FIR adaptive filter that uses householder sliding window RLS
adaptfilt.hswrls
will be removed in a future
release. Use dsp.RLSFilter
instead.
ha = adaptfilt.hswrls(l,lambda,sqrtinvcov,swblocklen,
dstates,coeffs,states)
ha = adaptfilt.hswrls(l,lambda,sqrtinvcov,swblocklen,
constructs an FIR householder
sliding window recursiveleastsquare adaptive filter
dstates,coeffs,states)ha
.
For information on how to run data through your adaptive filter
object, see the Adaptive Filter Syntaxes section of the reference
page for filter
.
Entries in the following table describe the input arguments
for adaptfilt.hswrls
.
Input Argument  Description 

 Adaptive filter length (the number of coefficients or
taps) and it must be a positive integer. 
 Recursive least square (RLS) forgetting factor. This
is a scalar and should lie in the range (0, 1]. 
 Squareroot of the inverse of the sliding window input signal covariance matrix. This square matrix should be fullranked. 
 Block length of the sliding window. This integer must
be at least as large as the filter length. 
 Desired signal states of the adaptive filter. 
 Vector of initial filter coefficients. It must be a length 
 Vector of initial filter states. It must be a length 
Since your adaptfilt.hswrls
filter is an
object, it has properties that define its behavior in operation. Note
that many of the properties are also input arguments for creating adaptfilt.hswrls
objects.
To show you the properties that apply, this table lists and describes
each property for the affine projection filter object.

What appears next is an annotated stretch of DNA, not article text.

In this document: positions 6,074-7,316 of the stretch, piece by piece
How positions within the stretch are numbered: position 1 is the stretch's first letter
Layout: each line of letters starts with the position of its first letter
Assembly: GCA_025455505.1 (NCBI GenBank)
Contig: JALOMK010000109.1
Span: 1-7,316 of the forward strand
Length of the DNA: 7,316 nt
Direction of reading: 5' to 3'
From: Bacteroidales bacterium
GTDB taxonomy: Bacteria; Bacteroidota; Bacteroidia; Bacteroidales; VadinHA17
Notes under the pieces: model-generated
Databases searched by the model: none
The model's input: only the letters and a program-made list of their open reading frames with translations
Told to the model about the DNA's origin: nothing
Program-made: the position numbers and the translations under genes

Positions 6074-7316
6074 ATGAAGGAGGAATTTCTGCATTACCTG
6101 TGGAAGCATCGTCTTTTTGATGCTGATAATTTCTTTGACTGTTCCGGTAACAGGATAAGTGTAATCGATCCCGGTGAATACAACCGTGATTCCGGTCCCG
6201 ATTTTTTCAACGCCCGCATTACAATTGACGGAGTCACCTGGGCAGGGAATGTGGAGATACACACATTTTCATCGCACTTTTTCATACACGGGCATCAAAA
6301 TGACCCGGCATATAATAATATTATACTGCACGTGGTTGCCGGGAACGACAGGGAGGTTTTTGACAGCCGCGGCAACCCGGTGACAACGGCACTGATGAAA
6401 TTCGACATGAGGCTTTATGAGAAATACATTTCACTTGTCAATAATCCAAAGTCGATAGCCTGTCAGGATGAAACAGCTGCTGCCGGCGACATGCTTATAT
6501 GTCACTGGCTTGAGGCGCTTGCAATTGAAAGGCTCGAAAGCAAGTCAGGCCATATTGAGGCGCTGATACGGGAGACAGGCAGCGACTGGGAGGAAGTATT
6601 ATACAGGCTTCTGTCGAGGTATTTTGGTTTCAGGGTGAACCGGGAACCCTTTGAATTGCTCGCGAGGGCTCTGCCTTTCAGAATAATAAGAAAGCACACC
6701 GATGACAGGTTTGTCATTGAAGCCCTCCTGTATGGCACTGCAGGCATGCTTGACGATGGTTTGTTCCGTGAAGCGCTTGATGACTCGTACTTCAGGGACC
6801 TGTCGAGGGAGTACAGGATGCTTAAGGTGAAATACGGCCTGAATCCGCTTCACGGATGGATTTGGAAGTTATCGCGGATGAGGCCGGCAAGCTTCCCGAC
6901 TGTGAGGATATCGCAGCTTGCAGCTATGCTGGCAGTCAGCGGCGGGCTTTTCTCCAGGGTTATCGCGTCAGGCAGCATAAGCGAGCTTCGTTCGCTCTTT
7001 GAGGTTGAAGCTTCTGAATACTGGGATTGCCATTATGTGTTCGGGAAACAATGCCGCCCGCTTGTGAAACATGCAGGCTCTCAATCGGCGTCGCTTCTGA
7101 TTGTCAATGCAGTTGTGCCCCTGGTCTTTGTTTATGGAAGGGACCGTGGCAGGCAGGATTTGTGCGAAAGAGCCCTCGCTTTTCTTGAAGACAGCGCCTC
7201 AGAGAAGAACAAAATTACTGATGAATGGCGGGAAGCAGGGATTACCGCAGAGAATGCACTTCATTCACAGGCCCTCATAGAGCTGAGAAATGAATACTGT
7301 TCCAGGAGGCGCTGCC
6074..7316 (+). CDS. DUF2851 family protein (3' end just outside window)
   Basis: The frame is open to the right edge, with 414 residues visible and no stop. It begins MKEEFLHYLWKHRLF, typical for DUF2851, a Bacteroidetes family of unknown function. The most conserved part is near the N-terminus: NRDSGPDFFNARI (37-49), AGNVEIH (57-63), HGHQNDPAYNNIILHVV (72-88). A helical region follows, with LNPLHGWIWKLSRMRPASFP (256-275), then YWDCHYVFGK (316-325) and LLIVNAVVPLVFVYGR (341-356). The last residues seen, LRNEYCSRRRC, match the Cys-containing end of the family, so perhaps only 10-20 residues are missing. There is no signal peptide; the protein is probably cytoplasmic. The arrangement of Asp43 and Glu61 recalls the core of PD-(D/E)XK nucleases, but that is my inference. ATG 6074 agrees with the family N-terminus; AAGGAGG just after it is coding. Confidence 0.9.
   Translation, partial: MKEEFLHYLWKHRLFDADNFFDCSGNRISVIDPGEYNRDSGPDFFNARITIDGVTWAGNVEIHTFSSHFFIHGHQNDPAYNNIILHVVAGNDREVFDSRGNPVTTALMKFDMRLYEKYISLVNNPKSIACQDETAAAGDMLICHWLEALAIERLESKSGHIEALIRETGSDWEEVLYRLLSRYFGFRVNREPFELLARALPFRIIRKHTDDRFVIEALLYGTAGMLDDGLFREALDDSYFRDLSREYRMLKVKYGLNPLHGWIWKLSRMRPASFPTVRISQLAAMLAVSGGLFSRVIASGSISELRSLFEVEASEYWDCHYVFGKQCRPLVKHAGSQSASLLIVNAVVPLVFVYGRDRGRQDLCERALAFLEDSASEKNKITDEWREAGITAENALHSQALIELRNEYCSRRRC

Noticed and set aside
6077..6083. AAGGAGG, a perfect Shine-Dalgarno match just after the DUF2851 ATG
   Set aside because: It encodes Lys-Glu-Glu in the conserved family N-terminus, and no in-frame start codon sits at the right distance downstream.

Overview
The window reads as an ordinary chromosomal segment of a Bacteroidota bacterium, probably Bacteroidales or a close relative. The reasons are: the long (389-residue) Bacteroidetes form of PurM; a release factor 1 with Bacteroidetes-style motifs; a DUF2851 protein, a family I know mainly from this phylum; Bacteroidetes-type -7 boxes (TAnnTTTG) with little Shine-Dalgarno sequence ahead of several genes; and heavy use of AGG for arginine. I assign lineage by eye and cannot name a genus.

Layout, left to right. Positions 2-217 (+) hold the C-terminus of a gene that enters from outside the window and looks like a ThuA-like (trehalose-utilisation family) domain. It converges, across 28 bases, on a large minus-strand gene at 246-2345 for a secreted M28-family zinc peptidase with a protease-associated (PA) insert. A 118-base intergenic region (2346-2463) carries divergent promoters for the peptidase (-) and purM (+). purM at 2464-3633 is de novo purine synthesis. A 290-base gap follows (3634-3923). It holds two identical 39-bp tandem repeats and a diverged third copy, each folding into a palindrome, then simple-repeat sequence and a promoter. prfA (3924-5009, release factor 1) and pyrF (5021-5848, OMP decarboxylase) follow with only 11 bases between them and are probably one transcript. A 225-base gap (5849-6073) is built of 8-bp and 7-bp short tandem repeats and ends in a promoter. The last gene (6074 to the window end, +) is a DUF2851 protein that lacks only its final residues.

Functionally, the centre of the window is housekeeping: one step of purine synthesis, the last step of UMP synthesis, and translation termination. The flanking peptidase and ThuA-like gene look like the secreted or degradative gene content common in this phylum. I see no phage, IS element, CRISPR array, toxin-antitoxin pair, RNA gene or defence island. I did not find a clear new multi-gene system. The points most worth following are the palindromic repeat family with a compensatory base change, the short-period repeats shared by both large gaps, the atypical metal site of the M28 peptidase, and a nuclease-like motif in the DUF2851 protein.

Name  Range  Description 

 None  Defines the adaptive filter algorithm the object uses during adaptation 
 Vector of elements  Vector containing the initial filter coefficients. It
must be a length 
 Vector  Desired signal states of the adaptive filter. 
 Any positive integer  Reports the length of the filter, the number of coefficients or taps 
 Scalar  Rootleastsquare (RLS) forgetting factor. This is a
scalar and should lie in the range (0, 1]. Same as input argument 
 (  Empty when you construct the object, this gets populated after you run the filter. 

 Determine whether the filter states get restored to their
starting values for each filtering operation. The starting values
are the values in place when you create the filter if you have not
changed the filter since you constructed it. 

 Squareroot of the inverse of the sliding window input signal covariance matrix. This square matrix should be fullranked. 
 Vector of elements, data type double  Vector of the adaptive filter states. 
 Integer  Block length of the sliding window. This integer must
be at least as large as the filter length. 
System Identification of a 32coefficient FIR filter.
x = randn(1,500); % Input to the filter b = fir1(31,0.5); % FIR system to be identified n = 0.1*randn(1,500); % Observation noise signal d = filter(b,1,x)+n; % Desired signal G0 = sqrt(10)*eye(32); % Initial sqrt correlation matrix inverse lam = 0.99; % RLS forgetting factor N = 64; % block length ha = adaptfilt.hswrls(32,lam,G0,N); [y,e] = filter(ha,x,d); subplot(2,1,1); plot(1:500,[d;y;e]); title('System Identification of an FIR Filter'); legend('Desired','Output','Error'); xlabel('Time Index'); ylabel('Signal Value'); subplot(2,1,2); stem([b.',ha.Coefficients.']); legend('Actual','Estimated'); grid on; xlabel('Coefficient #'); ylabel('Coefficient Value');
In the pair of plots shown in the figure you see the comparison of the desired and actual output for the adapting filter and the coefficients of both filters, the unknown and the adapted.